A French booze cruise in an ambulance vehicle, collusion to award friends professional contracts, wasting public money, using formal disciplinary meetings to win a personal grudge match - and now this man is assistant chief executive of our ambulance trust.
It has emerged East of England Ambulance Service NHS Trust (EEAST) second in command, Paul Leaman, was guilty of a catalogue of misconduct while working as director of operations at Essex Ambulance Service.
Mr Leaman came to EEAST and took the senior role under interim chief executive Anthony Marsh who spoke on behalf of Mr Leaman at his disciplinary hearing in 2009.
Mr Leaman and others were involved in stripping an NHS people carrier of its branding, removing the seats and taking it to France on a two-day booze cruise to purchase alcohol.
In addition, Mr Leaman was found to have pressured junior staff into placing orders with a firm called Alliance Trading, the owner of which, it transpired, was a friend of his.
In one instance Mr Leaman distorted the tender process with the supply of patient report forms.
Alliance Trading was one of four companies invited to tender, and originally bid £14,280.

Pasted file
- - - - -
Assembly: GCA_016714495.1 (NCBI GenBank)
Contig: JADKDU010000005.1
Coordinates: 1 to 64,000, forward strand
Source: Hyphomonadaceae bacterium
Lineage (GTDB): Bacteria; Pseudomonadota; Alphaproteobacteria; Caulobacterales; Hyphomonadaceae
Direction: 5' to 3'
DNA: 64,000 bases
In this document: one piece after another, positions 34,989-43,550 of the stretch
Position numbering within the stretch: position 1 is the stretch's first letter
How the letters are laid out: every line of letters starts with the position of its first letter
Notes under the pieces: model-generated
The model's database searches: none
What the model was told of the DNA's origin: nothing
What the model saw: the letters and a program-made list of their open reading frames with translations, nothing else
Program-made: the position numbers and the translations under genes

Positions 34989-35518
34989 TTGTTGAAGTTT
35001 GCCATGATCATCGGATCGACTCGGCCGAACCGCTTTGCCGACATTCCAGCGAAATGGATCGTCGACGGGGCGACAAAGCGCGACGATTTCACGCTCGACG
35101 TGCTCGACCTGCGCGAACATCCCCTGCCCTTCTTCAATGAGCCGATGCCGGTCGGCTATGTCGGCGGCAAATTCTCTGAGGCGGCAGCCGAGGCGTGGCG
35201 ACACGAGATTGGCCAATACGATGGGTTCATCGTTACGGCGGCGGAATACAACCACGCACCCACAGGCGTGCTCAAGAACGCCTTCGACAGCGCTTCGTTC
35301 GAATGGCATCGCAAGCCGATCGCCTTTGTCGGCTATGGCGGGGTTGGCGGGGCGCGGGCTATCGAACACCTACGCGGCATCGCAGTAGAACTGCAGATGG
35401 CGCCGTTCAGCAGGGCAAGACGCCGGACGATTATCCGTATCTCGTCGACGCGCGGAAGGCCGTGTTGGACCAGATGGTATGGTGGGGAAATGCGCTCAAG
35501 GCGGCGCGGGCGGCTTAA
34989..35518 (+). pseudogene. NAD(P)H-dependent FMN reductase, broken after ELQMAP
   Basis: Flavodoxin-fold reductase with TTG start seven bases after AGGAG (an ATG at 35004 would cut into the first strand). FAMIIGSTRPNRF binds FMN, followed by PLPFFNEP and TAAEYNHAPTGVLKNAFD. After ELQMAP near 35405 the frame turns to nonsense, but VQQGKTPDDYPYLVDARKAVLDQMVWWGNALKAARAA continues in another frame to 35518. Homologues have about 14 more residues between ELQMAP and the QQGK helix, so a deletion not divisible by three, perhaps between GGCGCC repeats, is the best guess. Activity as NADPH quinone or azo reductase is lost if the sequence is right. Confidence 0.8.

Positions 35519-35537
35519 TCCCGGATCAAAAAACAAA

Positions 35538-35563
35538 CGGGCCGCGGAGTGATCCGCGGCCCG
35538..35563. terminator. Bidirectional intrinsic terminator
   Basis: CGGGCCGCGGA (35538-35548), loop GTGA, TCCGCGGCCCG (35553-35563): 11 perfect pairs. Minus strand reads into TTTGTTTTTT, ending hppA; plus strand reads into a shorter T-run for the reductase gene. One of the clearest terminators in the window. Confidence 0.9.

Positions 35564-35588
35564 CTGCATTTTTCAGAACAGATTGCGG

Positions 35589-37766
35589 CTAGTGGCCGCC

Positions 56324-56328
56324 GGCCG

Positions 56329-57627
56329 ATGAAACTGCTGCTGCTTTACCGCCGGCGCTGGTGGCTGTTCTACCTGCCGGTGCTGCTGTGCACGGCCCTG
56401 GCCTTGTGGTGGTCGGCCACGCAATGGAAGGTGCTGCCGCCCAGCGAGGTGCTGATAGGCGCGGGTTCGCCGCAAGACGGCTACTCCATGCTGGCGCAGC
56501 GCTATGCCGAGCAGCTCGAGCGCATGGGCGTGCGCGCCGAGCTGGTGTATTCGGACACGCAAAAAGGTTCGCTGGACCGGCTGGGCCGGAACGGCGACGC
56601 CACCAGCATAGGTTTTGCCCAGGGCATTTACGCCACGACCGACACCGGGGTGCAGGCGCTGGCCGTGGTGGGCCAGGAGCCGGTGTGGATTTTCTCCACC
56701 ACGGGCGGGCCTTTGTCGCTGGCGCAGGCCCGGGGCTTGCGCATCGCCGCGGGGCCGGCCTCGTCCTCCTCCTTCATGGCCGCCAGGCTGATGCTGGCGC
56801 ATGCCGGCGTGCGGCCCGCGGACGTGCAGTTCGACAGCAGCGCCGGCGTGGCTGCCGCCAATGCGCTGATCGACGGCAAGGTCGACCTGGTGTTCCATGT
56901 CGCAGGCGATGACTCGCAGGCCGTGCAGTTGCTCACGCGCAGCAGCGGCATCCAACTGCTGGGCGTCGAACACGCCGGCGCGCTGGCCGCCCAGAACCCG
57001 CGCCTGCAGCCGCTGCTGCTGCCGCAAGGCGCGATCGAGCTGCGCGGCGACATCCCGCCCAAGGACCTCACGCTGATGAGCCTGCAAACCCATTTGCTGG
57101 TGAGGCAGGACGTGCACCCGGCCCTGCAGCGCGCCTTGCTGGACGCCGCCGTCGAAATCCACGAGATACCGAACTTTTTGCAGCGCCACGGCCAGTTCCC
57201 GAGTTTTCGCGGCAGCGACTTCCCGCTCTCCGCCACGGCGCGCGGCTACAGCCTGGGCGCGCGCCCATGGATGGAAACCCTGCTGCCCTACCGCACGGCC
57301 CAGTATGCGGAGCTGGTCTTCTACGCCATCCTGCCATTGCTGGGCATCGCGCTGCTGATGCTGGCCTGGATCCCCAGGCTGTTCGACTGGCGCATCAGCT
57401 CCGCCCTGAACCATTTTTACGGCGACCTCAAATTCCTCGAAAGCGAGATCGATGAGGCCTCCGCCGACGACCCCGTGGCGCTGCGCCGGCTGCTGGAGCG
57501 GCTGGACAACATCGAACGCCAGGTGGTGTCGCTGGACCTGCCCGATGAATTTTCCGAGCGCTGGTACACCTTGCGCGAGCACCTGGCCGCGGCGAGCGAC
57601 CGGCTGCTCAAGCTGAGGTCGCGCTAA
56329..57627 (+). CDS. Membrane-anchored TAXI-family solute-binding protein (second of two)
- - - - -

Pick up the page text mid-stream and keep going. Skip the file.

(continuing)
When the tenders were in, Mr Leaman sent his assistant to the supplies officer to collect the documentation and a short while later, Alliance Trading revised its previous quote to slightly below £10,180 - the lowest tender.
Mr Leaman was also found to have inappropriately sanctioned a full formal disciplinary meeting for a colleague who had previously made complaints about his conduct.
At the subsequent employment tribunal, Mr Leaman was found not to have carried out a proper investigation and the punishment was disproportionate to the misconduct.
Mr Leaman was suspended by the HCPC for 12 months in 2009.
Joy Hale, ambulance trust spokesman, said the role he is in is a temporary one only and as such did not require a recruitment process to be followed.
She said: "This is a matter that dates back 13 years and was dealt with at the time using the trust’s disciplinary process as would be the case for any member of staff.
"Mr Leaman has worked at a senior level for many years and, with his extensive experience, is well placed to lead on this piece of work - helping to save £10 million from back office and management functions.
"The cost savings are already being invested in frontline services such as the 400 new staff and a new fleet of ambulances - investments that are actively helping to save lives and improve the service provided to patients across the region."